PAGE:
Published on : Thursday, June 2, 2016
A Lego figure worth £10,000 was smashed to pieces by a four year old Chinese boy. The figure was of the fox named Nick from the film Zootopia was created by Mr. Zhao in three days. The statue was on display at the Chinese Lego expo and was broken only hours after it went on display. The parents apologised for the loss and offered to pay, but the artist felt it was unintended accident. The statue should never have been installed within touching distance.
In the last month two young Chinese boys were caught on CCTV at the Shanghai Museum of Glass in China touching and pulling a delicate angel wings. The two boys were accompanied by their parents and they were seen filming the boys with the piece. But when they walked away the wings were smashed. It took 27 months for Shelly Xue, to build and the glass figure called ‘Angel in Waiting’ which she had dedicated to her daughter. She did not fix the broken figurine and instead named it ‘Broken’.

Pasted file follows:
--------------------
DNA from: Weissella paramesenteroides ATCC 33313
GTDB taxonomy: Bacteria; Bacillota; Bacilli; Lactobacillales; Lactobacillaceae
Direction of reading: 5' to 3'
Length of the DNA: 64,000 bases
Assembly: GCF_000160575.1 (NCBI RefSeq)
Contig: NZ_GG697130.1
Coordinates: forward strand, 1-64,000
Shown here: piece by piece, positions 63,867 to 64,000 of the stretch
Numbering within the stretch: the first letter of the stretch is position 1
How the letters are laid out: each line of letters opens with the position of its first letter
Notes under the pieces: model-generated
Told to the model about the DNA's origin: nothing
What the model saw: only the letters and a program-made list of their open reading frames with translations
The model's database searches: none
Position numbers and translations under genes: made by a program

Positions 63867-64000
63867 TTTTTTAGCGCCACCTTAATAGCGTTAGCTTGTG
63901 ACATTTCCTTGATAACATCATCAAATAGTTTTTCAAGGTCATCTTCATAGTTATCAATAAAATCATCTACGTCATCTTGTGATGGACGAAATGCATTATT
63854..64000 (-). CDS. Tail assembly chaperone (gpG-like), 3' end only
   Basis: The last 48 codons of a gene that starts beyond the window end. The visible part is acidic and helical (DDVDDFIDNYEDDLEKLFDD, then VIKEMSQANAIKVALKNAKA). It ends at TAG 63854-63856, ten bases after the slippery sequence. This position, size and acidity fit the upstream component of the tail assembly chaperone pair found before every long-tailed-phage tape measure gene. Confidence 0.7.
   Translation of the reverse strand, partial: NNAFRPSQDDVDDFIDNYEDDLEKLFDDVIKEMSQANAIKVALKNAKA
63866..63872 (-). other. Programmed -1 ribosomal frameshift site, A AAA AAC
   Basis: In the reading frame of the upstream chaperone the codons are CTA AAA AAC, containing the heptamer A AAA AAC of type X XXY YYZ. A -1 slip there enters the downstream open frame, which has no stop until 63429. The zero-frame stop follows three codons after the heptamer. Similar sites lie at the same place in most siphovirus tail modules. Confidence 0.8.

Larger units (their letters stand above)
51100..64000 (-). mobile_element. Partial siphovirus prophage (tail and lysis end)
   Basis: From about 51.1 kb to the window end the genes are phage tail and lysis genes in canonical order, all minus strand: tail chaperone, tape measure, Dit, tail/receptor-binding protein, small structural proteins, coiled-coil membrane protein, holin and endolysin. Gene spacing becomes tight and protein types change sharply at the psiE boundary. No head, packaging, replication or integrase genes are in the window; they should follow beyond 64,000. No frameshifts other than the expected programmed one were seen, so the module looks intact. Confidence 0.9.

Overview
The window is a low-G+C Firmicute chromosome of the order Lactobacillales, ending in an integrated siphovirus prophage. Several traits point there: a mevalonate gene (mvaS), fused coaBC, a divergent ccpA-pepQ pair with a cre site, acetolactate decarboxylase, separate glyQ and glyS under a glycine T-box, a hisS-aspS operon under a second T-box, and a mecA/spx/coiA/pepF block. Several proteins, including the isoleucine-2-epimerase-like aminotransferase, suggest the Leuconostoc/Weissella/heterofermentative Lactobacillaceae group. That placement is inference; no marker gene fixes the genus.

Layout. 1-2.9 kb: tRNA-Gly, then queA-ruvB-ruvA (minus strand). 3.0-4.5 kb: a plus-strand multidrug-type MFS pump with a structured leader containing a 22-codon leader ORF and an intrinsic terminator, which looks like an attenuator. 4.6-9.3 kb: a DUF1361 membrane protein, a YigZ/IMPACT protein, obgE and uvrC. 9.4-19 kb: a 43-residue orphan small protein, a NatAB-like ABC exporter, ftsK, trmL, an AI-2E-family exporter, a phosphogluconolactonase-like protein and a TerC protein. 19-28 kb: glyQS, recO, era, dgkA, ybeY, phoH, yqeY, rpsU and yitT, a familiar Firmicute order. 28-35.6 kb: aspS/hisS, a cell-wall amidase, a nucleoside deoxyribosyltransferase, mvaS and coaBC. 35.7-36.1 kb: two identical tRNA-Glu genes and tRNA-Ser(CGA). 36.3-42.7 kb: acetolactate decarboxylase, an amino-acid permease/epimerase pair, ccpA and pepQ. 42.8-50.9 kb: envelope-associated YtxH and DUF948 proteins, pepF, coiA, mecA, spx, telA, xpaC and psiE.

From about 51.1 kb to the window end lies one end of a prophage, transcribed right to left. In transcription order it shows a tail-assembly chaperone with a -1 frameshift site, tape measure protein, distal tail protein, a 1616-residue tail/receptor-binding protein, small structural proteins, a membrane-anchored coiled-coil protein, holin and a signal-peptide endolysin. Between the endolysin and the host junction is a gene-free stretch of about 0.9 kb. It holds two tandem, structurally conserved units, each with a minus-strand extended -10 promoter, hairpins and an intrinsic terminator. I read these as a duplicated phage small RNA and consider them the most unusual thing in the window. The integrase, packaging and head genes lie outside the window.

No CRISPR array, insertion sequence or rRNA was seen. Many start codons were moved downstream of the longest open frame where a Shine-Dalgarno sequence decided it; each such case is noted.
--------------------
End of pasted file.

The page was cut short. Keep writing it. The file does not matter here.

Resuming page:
An 18th century jug was smashed by a boy in 2015 at the museum in Ipswich. It was done accidentally but the vase was divided in 65 pieces. The jug was eventually repaired and was moved to the Art Gallery in the High Street.
Not just children there are some adults too who have been involved in destroying precious museum pieces.
In 2006 a man tripped on his shoelace and toppled three 300 year old Ching Dynasty vases in the Fitzwilliam Museum in Cambridge in the UK.
Now art can be deceptive at times for some. Cleaners at the Museum in Bolzano mistook an installation called the “Where shall we go dancing tonight?” which was made of bottles, confetti, cigarette butts and paper streamers. Cleaners thought they were left over’s from a previous night party that the museum staff may have enjoyed the night before. They threw the entire arrangement.